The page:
Greasing the Wheels of the Future with Cooking Oil-Boosted Seeds

Greasing the Wheels of the Future with Cooking Oil-Boosted Seeds

Cooking oil is one of those things in a kitchen that I think about as a means to an end—deliciously fried food —rather than an ingredient itself. Thankfully, a team of scientists working at Singapore’s Nanyang Technological University has spared much more than a passing thought for this culinary workhorse. They’ve discovered a way of editing the genes of plants to produce seeds with a staggering 15-18% more oil in them. They’re planning for this increased yield to reduce the space required to raise oil-producing plants, like sunflower, peanut, and soy, and therefore decrease the pressure of industrial agriculture on our environment.

“The secret to helping plants store more oil in their seeds is one of their proteins called WRINKLED1 (WRI1). Scientists have known for over two decades that WRI1 plays an important role in controlling plant seed oil production. […]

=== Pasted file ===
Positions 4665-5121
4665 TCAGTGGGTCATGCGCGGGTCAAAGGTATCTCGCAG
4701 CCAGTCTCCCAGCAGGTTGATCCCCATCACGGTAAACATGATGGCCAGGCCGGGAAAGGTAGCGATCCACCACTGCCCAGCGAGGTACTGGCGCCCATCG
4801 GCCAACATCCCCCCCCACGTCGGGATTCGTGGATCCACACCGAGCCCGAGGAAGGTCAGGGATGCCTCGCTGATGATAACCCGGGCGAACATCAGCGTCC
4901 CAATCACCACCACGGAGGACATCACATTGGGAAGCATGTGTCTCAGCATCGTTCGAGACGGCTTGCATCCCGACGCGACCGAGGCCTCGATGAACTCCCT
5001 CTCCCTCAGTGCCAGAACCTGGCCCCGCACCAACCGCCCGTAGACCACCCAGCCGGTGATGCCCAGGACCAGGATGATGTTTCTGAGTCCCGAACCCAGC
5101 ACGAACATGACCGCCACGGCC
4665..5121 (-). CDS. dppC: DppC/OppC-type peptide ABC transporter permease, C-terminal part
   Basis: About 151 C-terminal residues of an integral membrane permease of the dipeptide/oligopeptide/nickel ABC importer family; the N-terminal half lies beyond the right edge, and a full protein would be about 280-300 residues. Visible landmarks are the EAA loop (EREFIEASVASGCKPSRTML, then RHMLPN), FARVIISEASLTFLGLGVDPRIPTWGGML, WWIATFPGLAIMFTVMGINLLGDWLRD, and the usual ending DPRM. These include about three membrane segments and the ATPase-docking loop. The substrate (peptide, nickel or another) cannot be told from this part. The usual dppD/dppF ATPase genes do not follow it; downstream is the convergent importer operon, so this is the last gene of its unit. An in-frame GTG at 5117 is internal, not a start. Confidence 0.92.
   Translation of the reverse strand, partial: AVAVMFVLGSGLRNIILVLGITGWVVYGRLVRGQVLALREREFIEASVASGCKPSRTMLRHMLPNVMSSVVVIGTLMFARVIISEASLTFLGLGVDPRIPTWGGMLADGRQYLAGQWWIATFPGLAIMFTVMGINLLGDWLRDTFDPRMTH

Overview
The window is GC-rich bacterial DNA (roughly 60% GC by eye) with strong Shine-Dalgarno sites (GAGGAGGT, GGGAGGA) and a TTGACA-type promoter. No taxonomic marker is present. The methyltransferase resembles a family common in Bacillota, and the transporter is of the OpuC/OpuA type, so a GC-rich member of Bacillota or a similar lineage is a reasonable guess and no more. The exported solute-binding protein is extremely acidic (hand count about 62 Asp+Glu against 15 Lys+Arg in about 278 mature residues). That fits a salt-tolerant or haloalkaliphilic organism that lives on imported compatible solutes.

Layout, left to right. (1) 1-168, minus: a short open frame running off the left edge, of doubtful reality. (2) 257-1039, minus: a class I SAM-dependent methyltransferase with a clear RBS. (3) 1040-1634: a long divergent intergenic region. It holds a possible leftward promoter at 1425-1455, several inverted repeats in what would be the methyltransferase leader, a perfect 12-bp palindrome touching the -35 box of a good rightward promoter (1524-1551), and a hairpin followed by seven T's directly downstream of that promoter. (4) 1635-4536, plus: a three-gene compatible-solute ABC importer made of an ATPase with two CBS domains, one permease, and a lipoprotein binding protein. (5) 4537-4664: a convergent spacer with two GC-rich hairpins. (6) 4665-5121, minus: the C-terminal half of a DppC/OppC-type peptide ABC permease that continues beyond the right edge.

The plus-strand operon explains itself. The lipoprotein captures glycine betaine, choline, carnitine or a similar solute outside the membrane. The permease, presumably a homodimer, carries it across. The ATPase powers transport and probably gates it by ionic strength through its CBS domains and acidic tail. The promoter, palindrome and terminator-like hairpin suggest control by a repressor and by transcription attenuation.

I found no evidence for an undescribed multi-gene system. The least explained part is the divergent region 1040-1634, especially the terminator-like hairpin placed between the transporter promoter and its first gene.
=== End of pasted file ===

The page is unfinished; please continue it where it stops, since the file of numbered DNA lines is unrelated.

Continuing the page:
Published in the scientific journal Science Advances, the team detailed the molecular structure of WRI1 and how it binds to plant DNA—which signals to the plant how much oil to accumulate in its seeds.

Based on the understanding that the atomic structure of the WRI1-DNA complex revealed, the team modified WRI1 to enhance its affinity for DNA in a bid to improve oil yield. In this approach, some portions in WRI1 were selected for modifications to improve its binding to DNA and several forms of WRI1 were produced.

These candidate WRI1s were then further tested to assess their ability to activate oil production in plant cells. As expected by the team, they showed that their modified versions of WRI1 increased DNA binding ten-fold compared to the original WRI1—ultimately leading to more oil content in its seeds.”

The team also determined that the binding mechanism between WRI1 and the DNA of their test plants (Nicotiana benthamiana and Arabidopsis thaliana) was “extensively conserved,” meaning it may be common to a large number of plant species. In this, they may have uncovered a bonus feature: upping the fat content of nuts and seeds that are eaten as-is (and not just pressed for oil) means that the people who consume them can feel satisfied faster, and meet their nutritional needs with less bulk—a boon for those living in places where sourcing food is a problem.

We at DFC do love a bit of judicious gene editing —anything that gets food into the mouths of hungry folks is a good thing. That, plus the space-saving aspect, and this new invention is primed for a well-oiled future!